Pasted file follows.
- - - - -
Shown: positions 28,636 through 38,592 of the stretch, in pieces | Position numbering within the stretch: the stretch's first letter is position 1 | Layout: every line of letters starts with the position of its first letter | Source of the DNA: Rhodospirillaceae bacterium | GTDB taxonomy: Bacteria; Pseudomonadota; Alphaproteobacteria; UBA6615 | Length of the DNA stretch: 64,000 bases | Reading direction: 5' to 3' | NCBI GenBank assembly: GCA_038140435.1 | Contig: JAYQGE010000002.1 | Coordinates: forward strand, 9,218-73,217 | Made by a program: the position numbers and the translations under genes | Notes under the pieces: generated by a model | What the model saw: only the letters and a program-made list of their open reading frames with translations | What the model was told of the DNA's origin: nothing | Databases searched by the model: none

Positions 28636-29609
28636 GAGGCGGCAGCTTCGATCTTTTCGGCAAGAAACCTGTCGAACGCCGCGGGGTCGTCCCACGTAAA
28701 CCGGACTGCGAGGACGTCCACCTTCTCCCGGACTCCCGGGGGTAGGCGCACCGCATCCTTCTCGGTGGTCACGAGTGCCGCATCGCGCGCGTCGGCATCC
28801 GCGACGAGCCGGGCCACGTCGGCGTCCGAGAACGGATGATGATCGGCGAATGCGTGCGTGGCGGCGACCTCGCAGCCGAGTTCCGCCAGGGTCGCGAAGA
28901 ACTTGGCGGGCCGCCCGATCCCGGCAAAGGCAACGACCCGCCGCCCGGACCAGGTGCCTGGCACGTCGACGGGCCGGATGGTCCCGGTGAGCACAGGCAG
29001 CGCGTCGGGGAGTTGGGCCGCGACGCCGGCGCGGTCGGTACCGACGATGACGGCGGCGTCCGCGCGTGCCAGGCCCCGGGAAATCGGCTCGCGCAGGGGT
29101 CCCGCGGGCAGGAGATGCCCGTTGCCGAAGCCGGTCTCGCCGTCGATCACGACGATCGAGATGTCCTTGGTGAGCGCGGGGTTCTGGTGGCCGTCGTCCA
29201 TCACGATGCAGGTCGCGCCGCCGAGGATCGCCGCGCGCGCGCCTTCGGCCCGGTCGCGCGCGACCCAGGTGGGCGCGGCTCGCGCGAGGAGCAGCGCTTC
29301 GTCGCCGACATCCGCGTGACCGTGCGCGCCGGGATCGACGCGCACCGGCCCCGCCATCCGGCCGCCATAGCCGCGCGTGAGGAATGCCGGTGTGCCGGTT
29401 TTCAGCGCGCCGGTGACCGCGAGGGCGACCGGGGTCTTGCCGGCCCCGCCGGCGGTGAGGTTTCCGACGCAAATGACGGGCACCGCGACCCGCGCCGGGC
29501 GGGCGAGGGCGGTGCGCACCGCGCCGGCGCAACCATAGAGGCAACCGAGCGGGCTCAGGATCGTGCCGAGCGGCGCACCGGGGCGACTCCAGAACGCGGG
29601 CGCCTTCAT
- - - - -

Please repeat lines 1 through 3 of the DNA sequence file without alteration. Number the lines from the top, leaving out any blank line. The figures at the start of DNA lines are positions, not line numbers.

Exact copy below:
Shown: positions 28,636 through 38,592 of the stretch, in pieces | Position numbering within the stretch: the stretch's first letter is position 1 | Layout: every line of letters starts with the position of its first letter | Source of the DNA: Rhodospirillaceae bacterium | GTDB taxonomy: Bacteria; Pseudomonadota; Alphaproteobacteria; UBA6615 | Length of the DNA stretch: 64,000 bases | Reading direction: 5' to 3' | NCBI GenBank assembly: GCA_038140435.1 | Contig: JAYQGE010000002.1 | Coordinates: forward strand, 9,218-73,217 | Made by a program: the position numbers and the translations under genes | Notes under the pieces: generated by a model | What the model saw: only the letters and a program-made list of their open reading frames with translations | What the model was told of the DNA's origin: nothing | Databases searched by the model: none

Positions 28636-29609
28636 GAGGCGGCAGCTTCGATCTTTTCGGCAAGAAACCTGTCGAACGCCGCGGGGTCGTCCCACGTAAA